Matthew loves going to see my kids play in their sports, or perform in their activities.  Sometimes I think he enjoys it more than I do.  Don’t get me wrong. It’s not as if I don’t like going.  I adore my children and love doing things with them.  I just have three kids. Add all of those things up over time.  That’s a lot of activities!  Then when you add a husband with a wheelchair, and certain needs, and its a lot to take on some days.

Like taking your son to his first football practice.  No big deal. Now add to it that nobody thought about wheelchairs, and it becomes…complicated.

But, as I have learned throughout this journey, it’s easier to go with the flow than it is to get pissed off about the things I can’t control.  And things have a way of working themselves out. Sometimes, you just have to have a little faith…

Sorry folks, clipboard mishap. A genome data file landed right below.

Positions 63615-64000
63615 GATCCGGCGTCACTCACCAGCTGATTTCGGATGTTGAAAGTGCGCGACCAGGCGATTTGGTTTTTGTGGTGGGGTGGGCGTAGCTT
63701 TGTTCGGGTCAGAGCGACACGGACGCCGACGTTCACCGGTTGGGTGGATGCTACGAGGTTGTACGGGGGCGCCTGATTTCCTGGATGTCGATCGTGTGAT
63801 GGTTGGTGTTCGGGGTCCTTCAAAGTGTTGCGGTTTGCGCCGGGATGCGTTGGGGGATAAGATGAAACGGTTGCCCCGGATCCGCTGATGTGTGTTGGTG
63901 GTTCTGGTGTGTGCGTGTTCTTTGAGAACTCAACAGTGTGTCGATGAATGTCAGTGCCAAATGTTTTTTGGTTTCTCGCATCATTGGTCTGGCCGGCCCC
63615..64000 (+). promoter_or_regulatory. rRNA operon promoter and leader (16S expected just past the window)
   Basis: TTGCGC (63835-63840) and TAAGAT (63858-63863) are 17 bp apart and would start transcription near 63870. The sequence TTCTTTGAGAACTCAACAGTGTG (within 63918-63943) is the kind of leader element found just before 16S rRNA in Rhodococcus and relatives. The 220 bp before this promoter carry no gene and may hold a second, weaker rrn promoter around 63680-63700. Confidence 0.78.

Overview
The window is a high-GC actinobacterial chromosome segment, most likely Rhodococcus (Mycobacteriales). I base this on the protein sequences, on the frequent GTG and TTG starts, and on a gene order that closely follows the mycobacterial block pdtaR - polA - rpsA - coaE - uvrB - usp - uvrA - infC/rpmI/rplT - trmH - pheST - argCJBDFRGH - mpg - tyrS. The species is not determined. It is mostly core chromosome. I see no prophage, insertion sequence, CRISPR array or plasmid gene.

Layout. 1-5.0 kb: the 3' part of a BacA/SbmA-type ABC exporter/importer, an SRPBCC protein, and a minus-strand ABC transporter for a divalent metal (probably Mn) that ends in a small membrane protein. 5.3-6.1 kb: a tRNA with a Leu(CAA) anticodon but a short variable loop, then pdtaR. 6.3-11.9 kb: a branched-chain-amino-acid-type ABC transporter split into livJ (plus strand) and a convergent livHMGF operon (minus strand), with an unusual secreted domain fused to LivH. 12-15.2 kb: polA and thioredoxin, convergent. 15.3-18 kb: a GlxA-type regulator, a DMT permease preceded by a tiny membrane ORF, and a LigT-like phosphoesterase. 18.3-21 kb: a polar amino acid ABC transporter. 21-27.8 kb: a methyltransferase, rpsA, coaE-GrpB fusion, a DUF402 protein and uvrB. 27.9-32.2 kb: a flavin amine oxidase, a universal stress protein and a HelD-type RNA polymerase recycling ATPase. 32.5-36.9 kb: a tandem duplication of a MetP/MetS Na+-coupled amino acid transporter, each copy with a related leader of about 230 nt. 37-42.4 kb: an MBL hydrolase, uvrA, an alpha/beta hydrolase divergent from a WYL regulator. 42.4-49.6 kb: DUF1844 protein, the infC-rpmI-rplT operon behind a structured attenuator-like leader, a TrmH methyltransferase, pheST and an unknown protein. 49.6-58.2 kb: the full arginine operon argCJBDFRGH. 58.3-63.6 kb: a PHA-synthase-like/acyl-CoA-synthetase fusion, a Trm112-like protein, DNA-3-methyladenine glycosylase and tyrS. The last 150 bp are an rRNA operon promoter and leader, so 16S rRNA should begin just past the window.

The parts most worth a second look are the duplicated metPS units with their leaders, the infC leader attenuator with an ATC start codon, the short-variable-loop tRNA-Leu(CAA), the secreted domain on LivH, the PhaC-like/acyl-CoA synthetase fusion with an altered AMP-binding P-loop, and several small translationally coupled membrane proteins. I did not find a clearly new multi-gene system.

Whether its the friend who happens to have the right size of plywood to make a quick little ramp, or the league coach who helps tuck my son under his wing and helps me out with gear and equipment I know nothing about, knowing I am one of those moms and am completely lost.

Or when a little boy is all sweaty and tired after his first practice and Matthew offers one last tidbit of advice and this time, he listens…

“Ok buddy, the best time to let one rip is while you’re in the huddle!  But you can’t laugh, you gotta keep a straight face!”

(I’ll bet you can imagine the glimmer of mischief in that little boy’s eyes and the giggle when he realized he has practice again tomorrow!)